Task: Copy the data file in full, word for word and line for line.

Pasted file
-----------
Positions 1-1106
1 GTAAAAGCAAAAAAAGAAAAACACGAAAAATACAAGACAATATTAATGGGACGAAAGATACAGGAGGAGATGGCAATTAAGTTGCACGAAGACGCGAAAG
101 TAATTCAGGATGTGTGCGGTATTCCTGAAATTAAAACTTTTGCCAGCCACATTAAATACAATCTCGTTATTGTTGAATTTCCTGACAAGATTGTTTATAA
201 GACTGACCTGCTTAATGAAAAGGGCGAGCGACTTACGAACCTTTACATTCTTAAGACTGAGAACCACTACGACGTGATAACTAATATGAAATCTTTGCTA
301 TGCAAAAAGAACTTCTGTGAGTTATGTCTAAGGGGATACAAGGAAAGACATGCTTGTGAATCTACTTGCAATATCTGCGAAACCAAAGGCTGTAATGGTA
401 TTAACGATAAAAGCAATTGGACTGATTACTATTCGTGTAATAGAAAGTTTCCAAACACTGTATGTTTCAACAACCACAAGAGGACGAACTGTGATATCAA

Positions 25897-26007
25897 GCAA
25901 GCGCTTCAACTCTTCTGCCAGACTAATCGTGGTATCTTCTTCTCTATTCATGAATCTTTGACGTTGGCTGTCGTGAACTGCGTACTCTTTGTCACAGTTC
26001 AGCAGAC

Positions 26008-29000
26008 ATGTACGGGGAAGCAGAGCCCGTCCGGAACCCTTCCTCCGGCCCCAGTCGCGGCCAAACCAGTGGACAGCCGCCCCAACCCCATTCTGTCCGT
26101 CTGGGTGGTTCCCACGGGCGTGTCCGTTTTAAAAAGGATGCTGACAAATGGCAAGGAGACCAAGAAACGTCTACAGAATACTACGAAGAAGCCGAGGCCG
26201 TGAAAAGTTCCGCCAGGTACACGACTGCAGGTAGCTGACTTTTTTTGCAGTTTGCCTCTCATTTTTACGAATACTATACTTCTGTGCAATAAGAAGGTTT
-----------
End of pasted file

Positions 1-1106
1 GTAAAAGCAAAAAAAGAAAAACACGAAAAATACAAGACAATATTAATGGGACGAAAGATACAGGAGGAGATGGCAATTAAGTTGCACGAAGACGCGAAAG
101 TAATTCAGGATGTGTGCGGTATTCCTGAAATTAAAACTTTTGCCAGCCACATTAAATACAATCTCGTTATTGTTGAATTTCCTGACAAGATTGTTTATAA
201 GACTGACCTGCTTAATGAAAAGGGCGAGCGACTTACGAACCTTTACATTCTTAAGACTGAGAACCACTACGACGTGATAACTAATATGAAATCTTTGCTA
301 TGCAAAAAGAACTTCTGTGAGTTATGTCTAAGGGGATACAAGGAAAGACATGCTTGTGAATCTACTTGCAATATCTGCGAAACCAAAGGCTGTAATGGTA
401 TTAACGATAAAAGCAATTGGACTGATTACTATTCGTGTAATAGAAAGTTTCCAAACACTGTATGTTTCAACAACCACAAGAGGACGAACTGTGATATCAA

Positions 25897-26007
25897 GCAA
25901 GCGCTTCAACTCTTCTGCCAGACTAATCGTGGTATCTTCTTCTCTATTCATGAATCTTTGACGTTGGCTGTCGTGAACTGCGTACTCTTTGTCACAGTTC
26001 AGCAGAC

Positions 26008-29000
26008 ATGTACGGGGAAGCAGAGCCCGTCCGGAACCCTTCCTCCGGCCCCAGTCGCGGCCAAACCAGTGGACAGCCGCCCCAACCCCATTCTGTCCGT
26101 CTGGGTGGTTCCCACGGGCGTGTCCGTTTTAAAAAGGATGCTGACAAATGGCAAGGAGACCAAGAAACGTCTACAGAATACTACGAAGAAGCCGAGGCCG
26201 TGAAAAGTTCCGCCAGGTACACGACTGCAGGTAGCTGACTTTTTTTGCAGTTTGCCTCTCATTTTTACGAATACTATACTTCTGTGCAATAAGAAGGTTT